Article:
Ryan Nelsen has thrown a scare into the All Whites camp with the skipper suffering from a tummy ache ahead of their crucial World Cup match with Paraguay tomorrow morning (NZ time).
Nelsen didn't train with the rest of the squad during their final session at the Peter Mokaba Stadium in Polokwane but coach Ricki Herbert expected his talismanic leader to be fit enough to play tomorrow. It's imperative he does, because Nelsen has been brilliant in New Zealand's two games at the World Cup and his efforts have even been recognised to the extent he was named goal.com's Player of the Week.
New Zealand will qualify for the second round if they beat the South Americans in their third pool game. They could progress with a draw, but that would rely on the result in the Italy/Slovakia match going their way.
Initially Herbert denied there was a problem with Herbert saying: "He's fine, he'll be playing tomorrow. He's just resting. I asked him not to train."
Later in this morning's press conference, however, Herbert admitted Nelsen was struggling with "a little tummy problem"
"Hopefully Ryan is OK," Herbert said. "If he's not, I'll play. I am kind of sitting here, not feeling the best myself. But that's something we can't control. It's not a big thing. It's got a time component and we are very comfortable with it."
Nelsen emerged onto the Peter Mokaba Stadium a few minutes after his team-mates for the training session. While the rest of the squad went through their warm-up drills, the 32-year-old spoke with team doctor Celeste Geertsma before heading back into the player's tunnel.
Nelsen's participation at the World Cup has been jeopardised by the imminent birth of his second child. He has said "nothing on earth" would stop him from being present for the birth, which is due on July 10, but it would be a cruel blow if he was invalided out of the match against Paraguay with food poisoning.
A half-fit Nelsen would still be a worthy inclusion for the All Whites. His team-mates feed off his presence and he has been a significant factor in their success at this World Cup to date.
Herbert has a fully fit squad to choose from otherwise, although the players admit to having been physically and mentally drained after their epic 1-1 draw with Italy.
This morning's training session has been the first since that game, although the captain's run is a typically relaxed affair as players get used to the stadium. Herbert gave his first team two days off to recover from the Italy match to ensure they are ready to face Paraguay.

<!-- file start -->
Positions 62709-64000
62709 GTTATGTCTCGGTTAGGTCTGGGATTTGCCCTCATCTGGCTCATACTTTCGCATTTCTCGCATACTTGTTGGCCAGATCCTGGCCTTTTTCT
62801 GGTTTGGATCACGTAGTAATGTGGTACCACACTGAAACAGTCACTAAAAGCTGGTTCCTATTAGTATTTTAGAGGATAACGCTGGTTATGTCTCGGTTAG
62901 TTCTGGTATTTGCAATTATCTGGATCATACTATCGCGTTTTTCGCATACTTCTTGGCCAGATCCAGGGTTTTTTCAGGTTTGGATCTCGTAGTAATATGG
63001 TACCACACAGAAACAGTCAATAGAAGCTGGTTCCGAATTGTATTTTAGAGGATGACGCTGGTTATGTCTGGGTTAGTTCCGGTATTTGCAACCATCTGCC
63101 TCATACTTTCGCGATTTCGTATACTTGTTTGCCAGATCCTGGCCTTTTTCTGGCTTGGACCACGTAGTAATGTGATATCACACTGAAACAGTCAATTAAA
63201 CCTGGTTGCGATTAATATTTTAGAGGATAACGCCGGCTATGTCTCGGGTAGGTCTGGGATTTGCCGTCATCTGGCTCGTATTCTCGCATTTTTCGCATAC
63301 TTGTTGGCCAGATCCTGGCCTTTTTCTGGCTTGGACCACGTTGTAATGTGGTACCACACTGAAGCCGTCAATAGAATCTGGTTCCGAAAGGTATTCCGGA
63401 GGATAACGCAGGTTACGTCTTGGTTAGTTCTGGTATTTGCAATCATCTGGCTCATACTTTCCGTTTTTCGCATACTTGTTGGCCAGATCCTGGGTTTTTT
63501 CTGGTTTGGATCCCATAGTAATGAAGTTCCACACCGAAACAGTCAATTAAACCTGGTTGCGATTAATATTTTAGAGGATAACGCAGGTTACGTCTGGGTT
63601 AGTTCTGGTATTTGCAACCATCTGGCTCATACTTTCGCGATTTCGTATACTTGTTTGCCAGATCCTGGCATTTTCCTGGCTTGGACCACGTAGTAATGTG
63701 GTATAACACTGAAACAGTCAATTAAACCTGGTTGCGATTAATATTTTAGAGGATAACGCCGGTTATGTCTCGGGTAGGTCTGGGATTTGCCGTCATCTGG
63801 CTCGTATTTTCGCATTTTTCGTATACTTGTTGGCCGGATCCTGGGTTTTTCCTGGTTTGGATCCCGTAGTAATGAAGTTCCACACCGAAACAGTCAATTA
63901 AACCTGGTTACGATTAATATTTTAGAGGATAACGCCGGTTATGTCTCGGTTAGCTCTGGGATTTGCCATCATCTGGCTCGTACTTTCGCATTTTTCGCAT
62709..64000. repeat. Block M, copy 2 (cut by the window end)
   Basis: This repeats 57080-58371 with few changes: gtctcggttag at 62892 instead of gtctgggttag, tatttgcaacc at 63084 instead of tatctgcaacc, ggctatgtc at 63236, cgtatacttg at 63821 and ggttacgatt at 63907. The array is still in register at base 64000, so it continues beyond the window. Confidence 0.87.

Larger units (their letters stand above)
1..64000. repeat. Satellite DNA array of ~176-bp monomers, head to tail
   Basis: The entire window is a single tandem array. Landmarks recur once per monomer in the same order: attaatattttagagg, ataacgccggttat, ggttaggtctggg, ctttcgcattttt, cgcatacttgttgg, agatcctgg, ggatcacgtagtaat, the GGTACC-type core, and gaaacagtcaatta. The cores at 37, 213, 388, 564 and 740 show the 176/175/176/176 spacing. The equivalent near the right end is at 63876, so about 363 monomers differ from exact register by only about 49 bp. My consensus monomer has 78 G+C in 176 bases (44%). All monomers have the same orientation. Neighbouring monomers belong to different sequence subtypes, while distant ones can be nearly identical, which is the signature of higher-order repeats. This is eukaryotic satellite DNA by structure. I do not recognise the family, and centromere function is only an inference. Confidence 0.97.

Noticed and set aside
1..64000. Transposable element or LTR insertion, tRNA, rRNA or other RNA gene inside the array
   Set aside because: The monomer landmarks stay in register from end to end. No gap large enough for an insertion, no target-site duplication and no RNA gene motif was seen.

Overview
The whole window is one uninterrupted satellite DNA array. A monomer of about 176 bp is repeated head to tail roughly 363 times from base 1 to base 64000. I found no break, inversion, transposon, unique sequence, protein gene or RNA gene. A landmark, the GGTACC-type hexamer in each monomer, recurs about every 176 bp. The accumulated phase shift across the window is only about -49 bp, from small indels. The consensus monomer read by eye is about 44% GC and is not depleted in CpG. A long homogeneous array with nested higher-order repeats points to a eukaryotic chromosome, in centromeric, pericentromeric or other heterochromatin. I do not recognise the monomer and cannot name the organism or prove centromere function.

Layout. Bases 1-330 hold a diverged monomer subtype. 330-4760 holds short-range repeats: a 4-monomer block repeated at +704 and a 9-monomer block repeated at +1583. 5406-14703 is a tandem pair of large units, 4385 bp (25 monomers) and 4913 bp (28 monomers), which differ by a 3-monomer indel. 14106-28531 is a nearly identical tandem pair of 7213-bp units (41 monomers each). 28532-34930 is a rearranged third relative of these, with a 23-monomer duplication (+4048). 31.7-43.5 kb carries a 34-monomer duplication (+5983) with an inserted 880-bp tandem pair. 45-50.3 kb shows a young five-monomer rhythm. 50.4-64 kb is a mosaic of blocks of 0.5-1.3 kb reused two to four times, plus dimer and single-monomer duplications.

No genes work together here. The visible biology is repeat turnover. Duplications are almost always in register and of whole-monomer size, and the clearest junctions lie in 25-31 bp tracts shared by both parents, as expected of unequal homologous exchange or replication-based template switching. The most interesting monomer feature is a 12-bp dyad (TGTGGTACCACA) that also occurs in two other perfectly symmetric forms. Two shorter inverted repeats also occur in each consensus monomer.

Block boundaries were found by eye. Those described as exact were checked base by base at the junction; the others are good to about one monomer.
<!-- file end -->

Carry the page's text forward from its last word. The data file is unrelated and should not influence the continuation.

The All Whites boss didn't have any concerns they wouldn't be in top shape for the game, especially with such a huge prize on offer and with a nation hopeful of a good outcome.
"The boys that played most of the two matches are all bright and looking forward to tomorrow," he said. "I think it's fantastic to have four million people waiting in anticipation for what may or may not bring. The heart will be on the sleeve and the performance will be as much as we can give.
"If it's good enough to take us further, then great. If it's not, then it's a really proud position that we have put football in New Zealand in."
Herbert will field an unchanged lineup against Paraguay, assuming Nelsen is fit. If he fails to recover in time, it could be expected Winston Reid will play the sweeper's position - like he did against Chile when Nelsen was suffering from an ear infection - and Ben Sigmund would come into central defence. Alternatively, Ivan Vicelich could move back into defence from midfield and Tim Brown, who has recovered from a fractured shoulder, could start in central midfield.
Regardless of who plays, Herbert said they wouldn't deviate from their physical approach, despite some officious refereeing in the last game against Italy. Japanese whistleblower Yuichi Nishimura, who refereed Spain's 2-0 win over Honduras earlier in the week, has been appointed to control the game.
"The referee is going to see what he sees and make decisions," Herbert said. "We need to be able to cope with that. Our mindset hasn't changed. Once we start to talk about [the referee], it could be quite detrimental. Hopefully it's a good, open, flowing game.
"I don't think we will hold back. I don't think we got the rub of the green with a lot of the decisions [against Italy]. I think we are competitive. We are no different to a lot of sides we have seen at this World Cup. We won't be changing. I don't see any reason to change and I think our aerial dominance has caused a lot of teams problems and hopefully we can do that tomorrow as well."